Podcast – Boron in Woody Plants
Today, we’re going to talk about boron deficiency in woody plants. Boron is an essential element for higher plant growth and development. It helps to strengthen the cell walls and controls porosity.
There are three types of boron: free boron – boron in the apoplast. Semi-bound – boron in the cytoplasm, and bound boron – boron in the cell wall. The process is known as boron utilization. This is where boron enters the targeted tissue after long-distance transport and is required to construct the cell wall and membranes and the metabolism of the cytoplasm.
Boron utilization efficiency is related to the pectin content and composition of the cell and the cell membrane composition.
Boron-efficient trees have a high proportion of non-cell wall boron, which is available for cytolysis under boron-sufficient conditions. In boron-deficient plants and trees, a high proportion of cell wall boron is missing in the structure of the cell walls. Boron deficiency is actually common among the majority of plants and especially constrains the growth and development of agriculture and forestry due to the lack of boron uptake from the soil. In particular, areas where low boron soils are found, include South-eastern Australia, New Zealand, North and South America, Africa, and Northern Europe.
Trees have a large body size, longer lifespan, and more boron reserves than herbaceous plants, which suggests Woody species may only suffer from mild boron deficiency. But deficiency causes significant yield and quality losses in forest trees, in fruit trees, and woody plants influencing vegetative and reproductive growth.
Visually, trees show different symptoms when deprived of boron. The initial effect is often reduced to the elongation of growing points because of limited cell wall deposition. In more extreme cases, it can cause the necrosis of these tissues due to cell death. It also has a major negative effect on root growth, especially lateral root growth.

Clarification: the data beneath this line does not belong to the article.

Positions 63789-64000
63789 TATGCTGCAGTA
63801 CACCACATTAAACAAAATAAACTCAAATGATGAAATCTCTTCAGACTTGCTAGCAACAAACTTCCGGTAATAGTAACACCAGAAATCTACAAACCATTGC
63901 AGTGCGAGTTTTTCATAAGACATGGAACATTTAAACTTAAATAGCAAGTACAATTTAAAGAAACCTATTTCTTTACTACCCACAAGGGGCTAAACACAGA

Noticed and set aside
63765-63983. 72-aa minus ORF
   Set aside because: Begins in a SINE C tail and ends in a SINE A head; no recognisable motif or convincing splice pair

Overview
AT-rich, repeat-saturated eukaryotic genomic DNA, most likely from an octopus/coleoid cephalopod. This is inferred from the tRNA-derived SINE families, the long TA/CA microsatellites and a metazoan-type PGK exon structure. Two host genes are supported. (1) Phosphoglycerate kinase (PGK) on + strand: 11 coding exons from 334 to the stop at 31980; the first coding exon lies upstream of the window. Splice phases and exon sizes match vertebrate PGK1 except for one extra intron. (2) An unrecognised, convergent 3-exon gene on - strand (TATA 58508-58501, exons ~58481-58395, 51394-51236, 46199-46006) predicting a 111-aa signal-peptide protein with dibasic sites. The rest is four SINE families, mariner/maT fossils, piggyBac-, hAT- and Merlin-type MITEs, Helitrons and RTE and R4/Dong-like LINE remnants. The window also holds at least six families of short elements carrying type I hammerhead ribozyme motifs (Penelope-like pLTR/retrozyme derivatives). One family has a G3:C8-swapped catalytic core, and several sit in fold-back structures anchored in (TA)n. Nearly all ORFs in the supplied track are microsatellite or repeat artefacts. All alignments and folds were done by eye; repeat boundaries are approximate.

The deficiency may additionally inhibit growth in the plants, and aerial parts, such as plant height. And leaf area and trees become stunted if boron deficiency persists for an extended time. In some forest trees, it can also lessen the wood quality.
At the cellular level, boron is necessary for cell formation, cell wall adhesion, and the architectural integrity of the cell. The cell wall thickening process necessitates the presence of two components: polysaccharides such as cellulose and xylans, and aromatic components such as lignans.
Boron deficiency is likely to decrease the production of the molecule associated with cell wall elements, and synthesis, and inhibit molecules related to cell wall extensibility modification. The cell wall structures are significantly altered at both the macroscopic and microscopic levels. Such plants often have abnormally formed walls that are thick and brittle due to the altered mechanical properties and of normal expansion.
Further, membrane responses to boron efficiency are faster than cell wall responses and this ultimately leads to tissue necrosis, poor branch development, and reduced leaf size.
In molecular responses to boron deficiency, two different types of boron transporter exist. Both Bors and MiPs. Both boron transporters contribute to boron uptake by root cells, transportation to the Xylem, and boron distribution and utilization inside the plant.
In photosynthesis, there is no evidence that boron deficiency directly impacts photosynthesis. However, boron deficiency inhibits root growth and causes weak vascular tissue limiting water uptake and transport within the plant. And this may also limit the amount of light and CO2 absorbed by the plant and as a result, the rate of photosynthesis may be slowed.
Surprisingly, boron reserves play an essential role in woody trees, especially during the spring growth flush. Boron reserves are boron-containing substances indirectly used in functioning, stored in the trees, upper plast and cytoplasm until needed. Trees, unlike herbaceous plants, are perennial and have large body. Thus, trees may store enough boron to cope with boron deficiency at a later phase.
In conclusion, born deficiency is quite common among woody plants, and a sufficient boron supply for cultivated trees can be highly beneficial. economically significantly increasing the yield and quality of fruit and forest trees.
There is a need to focus research on the importance of boron reserves, which is especially important in trees. Significant progress has been made in understanding the molecular mechanisms of boron efficiency in herbaceous plants and further investigation into the mechanisms of boron deficiency tolerance, and boron plants is ongoing.
And that’s all from Borates Today. For more information on agriculture and forestry, please refer to Borates.Today. Our website. Thanks for listening.